Nevada may opt out of expanded Medicaid benefits, Sandoval says |

Nevada may opt out of expanded Medicaid benefits, Sandoval says

Gov. Brian Sandoval, a staunch opponent of the Affordable Health Care for America Act, said on Thursday that if the measure’s expanded Medicaid options are indeed optional, Nevada may not opt in.

“The Supreme Court’s decision indicates states will have an option to expand Medicaid, but additional guidance is needed in order to understand the penalties for not expanding the Medicaid program,” Sandoval said in a statement on the ruling.

“Given what we know today, the governor does not intend to automatically accept the Medicaid expansion,” the statement said. “These serious budgetary implications, including the impact on education spending, require further analysis – not just of the next biennial budget but of the long-term costs.”

The Supreme Court ruling, issued Thursday, made clear that while the expansion of Medicaid can proceed, the federal government can’t threaten to pull existing Medicaid funding from states that refuse to participate in the extended services. That, in effect, makes the health care act’s expanded requirements an option like others within Medicaid, giving the states the freedom to decide whether they wish to participate in order to get the added funding.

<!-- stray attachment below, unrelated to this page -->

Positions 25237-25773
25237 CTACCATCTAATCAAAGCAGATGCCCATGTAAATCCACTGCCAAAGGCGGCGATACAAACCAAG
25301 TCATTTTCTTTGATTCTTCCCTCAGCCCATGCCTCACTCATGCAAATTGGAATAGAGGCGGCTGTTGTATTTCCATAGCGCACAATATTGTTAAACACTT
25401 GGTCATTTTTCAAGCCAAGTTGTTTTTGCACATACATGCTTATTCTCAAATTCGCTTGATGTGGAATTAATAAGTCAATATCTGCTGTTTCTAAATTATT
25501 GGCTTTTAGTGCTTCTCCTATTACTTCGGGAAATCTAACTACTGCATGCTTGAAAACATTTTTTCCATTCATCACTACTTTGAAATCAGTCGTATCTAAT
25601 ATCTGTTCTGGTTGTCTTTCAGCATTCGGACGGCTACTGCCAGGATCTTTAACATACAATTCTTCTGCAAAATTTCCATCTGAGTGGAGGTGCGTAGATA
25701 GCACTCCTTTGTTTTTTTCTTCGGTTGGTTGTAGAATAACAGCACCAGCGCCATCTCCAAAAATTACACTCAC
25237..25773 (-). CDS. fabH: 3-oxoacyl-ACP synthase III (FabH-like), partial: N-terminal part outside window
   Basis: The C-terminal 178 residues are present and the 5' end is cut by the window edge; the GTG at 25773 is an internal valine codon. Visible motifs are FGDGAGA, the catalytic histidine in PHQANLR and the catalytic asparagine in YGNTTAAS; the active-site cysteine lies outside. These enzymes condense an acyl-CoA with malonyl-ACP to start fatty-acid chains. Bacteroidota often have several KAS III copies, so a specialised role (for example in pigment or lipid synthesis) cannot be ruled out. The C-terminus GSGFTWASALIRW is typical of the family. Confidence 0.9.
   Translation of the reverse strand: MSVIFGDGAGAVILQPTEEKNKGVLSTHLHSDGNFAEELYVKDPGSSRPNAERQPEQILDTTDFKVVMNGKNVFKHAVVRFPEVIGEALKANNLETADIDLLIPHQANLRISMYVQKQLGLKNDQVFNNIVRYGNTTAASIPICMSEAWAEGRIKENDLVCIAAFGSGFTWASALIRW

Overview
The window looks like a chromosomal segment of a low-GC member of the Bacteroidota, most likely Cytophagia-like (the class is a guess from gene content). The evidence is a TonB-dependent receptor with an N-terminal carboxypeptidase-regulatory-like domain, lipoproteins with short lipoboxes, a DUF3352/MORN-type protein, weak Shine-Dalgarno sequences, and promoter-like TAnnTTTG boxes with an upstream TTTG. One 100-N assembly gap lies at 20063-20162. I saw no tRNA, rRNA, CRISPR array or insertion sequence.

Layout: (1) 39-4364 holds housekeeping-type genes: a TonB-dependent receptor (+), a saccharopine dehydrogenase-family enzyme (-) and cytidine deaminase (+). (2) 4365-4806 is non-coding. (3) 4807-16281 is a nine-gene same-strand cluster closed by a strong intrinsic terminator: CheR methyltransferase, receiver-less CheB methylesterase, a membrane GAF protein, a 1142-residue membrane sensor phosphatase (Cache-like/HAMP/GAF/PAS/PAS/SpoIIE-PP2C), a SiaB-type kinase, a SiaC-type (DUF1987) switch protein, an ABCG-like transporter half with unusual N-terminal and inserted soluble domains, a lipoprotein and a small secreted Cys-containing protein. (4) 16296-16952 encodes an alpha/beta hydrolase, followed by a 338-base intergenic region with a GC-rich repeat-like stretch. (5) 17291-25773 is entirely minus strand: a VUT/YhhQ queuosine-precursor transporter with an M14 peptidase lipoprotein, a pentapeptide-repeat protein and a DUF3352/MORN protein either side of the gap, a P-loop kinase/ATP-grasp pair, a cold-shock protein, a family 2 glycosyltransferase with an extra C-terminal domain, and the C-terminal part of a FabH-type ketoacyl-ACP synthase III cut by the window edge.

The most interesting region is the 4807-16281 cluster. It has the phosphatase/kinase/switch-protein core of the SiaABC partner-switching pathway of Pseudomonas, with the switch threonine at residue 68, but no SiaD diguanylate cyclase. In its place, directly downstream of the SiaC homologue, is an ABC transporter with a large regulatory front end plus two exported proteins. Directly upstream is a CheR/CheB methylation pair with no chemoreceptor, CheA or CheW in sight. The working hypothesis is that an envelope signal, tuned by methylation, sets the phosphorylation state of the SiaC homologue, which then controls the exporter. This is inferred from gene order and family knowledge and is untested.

Nevada participates in only a few of the optional Medicaid programs.

Sandoval’s office said the state Health and Human Services Department expects an additional 49,000 Nevadans to enroll in Medicaid as a result of the mandate to have insurance. Those are individuals not currently in the program even though eligible. Sandoval said that would cost the state about $60 million over the next biennium.

An additional 20,000 un-insured children will probably join the Nevada Children’s Health Insurance Program, adding another $11 million to state costs for the next budget cycle, he said. That program pro

Sandoval said other expansions to Medicaid could add some 72,000 more to the rolls and, although the federal government covers them for the first two years, the state would be responsible for its share in the future – nearly half the total cost of those added recipients.

Sandoval said that although he respects the court’s decision, he believes that Congress should reform the law to “ease the serious burdens it places on the states and the nation’s businesses.”

Sandoval didn’t initiate Nevada’s participation in a lawsuit by 26 states challenging the constitutionality of the health care act, but he made it clear when he took office that he supported that lawsuit. As a former federal judge, he said, he believed that parts of the law – including its cornerstone, the individual mandate – were unconstitutional.

Nevada’s participation in the suit was initiated by then-Gov. Jim Gibbons who, after state Attorney General Catherine Cortez Masto declined to so do, raised private money and volunteer legal representation to join the suit.